There are more open speaker meetings than closed discussion meetings in my area. I love both types of meetings. For me open speaker meetings are a great place for fellowship and to hear a message of hope while closed discussion meetings are great places to share a problem and/or get down to the nitty gritty of the Steps and recovery.
I’ve heard some great speakers and some not-so-great speakers. I understand that people who share at the front of the rooms at 12 Step meetings are not professional speakers but I hear a lot of speakers who fail to transmit, in my humble opinion, what the Founders of Alcoholics Anonymous intended when they started the Fellowship. The basic text Alcoholics Anonymous advises us to share in a general way what happened, what it is was like and what it’s like today AKA our experience strength and hope. I hear too many people not following these simple directions. As a result I thought I’d provide my own guide to how a speaker meeting should be.
When it’s my turn to chair my home group’s speaker meeting it’s up to me to choose the speaker. This is a great responsibility. I am obligated to choose a speaker who will provide a good message to those who attend the meeting, especially the newcomers in attendance. In order to fulfil this commitment properly I have a few guidelines when choosing a speaker. The easiest way is to have already heard the person speak before. By choosing someone I’ve heard before I can be confident that they will provide a proper message of recovery. But if this was the only way people chose speakers than we’d never hear anyone new. To overcome this obstacle I will chose someone I have gotten to know either in person and/or have heard share numerous times at a closed discussion meeting. One can usually judge what kind of talk a person will give at an open meeting if one has already heard that person share on a smaller scale elsewhere. Once the speaker is asked and has accepted it is then up to them.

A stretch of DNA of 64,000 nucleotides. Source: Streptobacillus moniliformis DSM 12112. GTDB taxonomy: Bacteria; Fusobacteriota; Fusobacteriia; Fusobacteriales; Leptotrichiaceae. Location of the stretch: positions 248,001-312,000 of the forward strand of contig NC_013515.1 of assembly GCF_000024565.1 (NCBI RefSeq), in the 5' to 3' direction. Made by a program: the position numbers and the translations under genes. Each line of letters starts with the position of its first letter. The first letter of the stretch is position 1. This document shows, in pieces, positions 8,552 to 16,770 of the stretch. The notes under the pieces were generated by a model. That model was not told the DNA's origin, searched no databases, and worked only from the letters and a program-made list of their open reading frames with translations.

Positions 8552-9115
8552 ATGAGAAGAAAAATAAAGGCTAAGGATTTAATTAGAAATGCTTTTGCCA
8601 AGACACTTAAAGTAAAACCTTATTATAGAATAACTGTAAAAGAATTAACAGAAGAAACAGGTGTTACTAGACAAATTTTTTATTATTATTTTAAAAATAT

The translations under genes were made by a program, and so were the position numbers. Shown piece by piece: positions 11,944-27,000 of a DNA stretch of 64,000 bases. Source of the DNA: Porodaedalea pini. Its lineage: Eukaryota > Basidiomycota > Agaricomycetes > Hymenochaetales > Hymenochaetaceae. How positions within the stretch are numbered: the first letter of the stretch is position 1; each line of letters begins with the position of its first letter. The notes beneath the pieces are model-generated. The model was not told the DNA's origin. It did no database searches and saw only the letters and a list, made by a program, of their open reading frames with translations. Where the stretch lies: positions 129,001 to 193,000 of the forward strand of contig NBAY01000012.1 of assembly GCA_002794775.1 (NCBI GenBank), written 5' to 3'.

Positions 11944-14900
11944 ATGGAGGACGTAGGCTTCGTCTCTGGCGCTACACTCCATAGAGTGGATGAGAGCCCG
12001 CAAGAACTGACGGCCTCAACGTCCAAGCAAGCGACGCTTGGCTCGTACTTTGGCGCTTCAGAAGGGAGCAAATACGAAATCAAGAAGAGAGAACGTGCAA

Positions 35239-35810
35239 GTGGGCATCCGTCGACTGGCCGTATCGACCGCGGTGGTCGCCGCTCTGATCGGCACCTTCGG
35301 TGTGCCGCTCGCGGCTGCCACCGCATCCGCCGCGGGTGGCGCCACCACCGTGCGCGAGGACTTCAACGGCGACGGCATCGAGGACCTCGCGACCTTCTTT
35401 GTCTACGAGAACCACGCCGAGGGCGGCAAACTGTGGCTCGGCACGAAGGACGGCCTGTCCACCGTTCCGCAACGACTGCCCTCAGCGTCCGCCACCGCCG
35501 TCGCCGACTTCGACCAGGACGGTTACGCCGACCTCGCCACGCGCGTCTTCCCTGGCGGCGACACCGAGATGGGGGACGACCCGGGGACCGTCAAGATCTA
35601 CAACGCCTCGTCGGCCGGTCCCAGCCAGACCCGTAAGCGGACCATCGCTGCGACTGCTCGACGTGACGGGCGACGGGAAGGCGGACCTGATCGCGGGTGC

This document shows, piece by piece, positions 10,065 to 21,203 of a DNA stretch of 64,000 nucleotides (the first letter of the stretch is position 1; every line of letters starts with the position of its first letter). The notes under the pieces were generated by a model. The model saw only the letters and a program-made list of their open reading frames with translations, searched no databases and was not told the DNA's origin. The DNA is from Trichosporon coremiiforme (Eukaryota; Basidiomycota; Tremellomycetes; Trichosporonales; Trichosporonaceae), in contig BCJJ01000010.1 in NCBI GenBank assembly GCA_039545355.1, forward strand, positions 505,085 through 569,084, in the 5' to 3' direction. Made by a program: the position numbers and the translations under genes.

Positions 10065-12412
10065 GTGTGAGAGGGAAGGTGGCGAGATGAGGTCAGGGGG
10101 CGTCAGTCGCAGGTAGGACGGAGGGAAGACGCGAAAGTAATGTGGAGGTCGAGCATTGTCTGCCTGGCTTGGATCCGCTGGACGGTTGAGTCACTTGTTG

Now let’s go back to the suggestions on how to share – what happened (experience), what it was like (strength) and what it’s like today (hope) The first part of this equation should be brief but is essential to the talk in order for the newcomer to identify with. Far too often speakers make this part the longest portion of their talk which I believe is wrong. When I speak I will share examples of how the phenomenon of craving affected me and also how the obsession over alcohol/drugs ruled my life. I make this part simple and to the point. I then move on to the second part of what it was like (strength). I firmly believe that this should be the longest part of one’s talk in an open meeting. This is the part where I share how I overcame my addiction and put the disease in remission. I explain how I worked each of the 12 Steps and the importance of them in my recovery. Finally I will come to the third part of my talk which is what it is like now (hope). Having, “had a personality change sufficient to bring about recovery from [addiction]” I am a recovered alcoholic/addict and share how my life is today. Just because I’m recovered doesn’t mean everything goes smoothly for me but I am now able to handle what life throws at me without having to self-medicate. Despite the bumps in the road I face I let those in attendance know that my life is far better than it was when I was active in my addiction and in so doing I attempt to give the newcomer some hope that they too can have a better life if they stick with and work the program.
My speaking skills, like my recovery, have evolved since I first entered the program on January 7, 2005. I try to be entertaining while fulfilling the task I have committed to. There was a time I focused more on making people laugh than sharing what I was supposed to and it never went well. I’ve also had more things happen to me then when I first spoke and if I feel they are important I share them as well. Sometimes something significant is going on in my life and I will include that. This helps me in my recover and may also help someone else who is facing similar challenges in their recovery. For me the best talks are those from the heart and because of this I never plan out what I’m going to say. I mean, I have some idea but nothing is written down and often what I thought I might say and what actually comes out of my mouth it totally different. During the moment of silence at the beginning of the meeting I will ask my Higher Power to work through me to help the still suffering alcoholic. This is what has worked best for me and I hope you can take my suggestions to heart.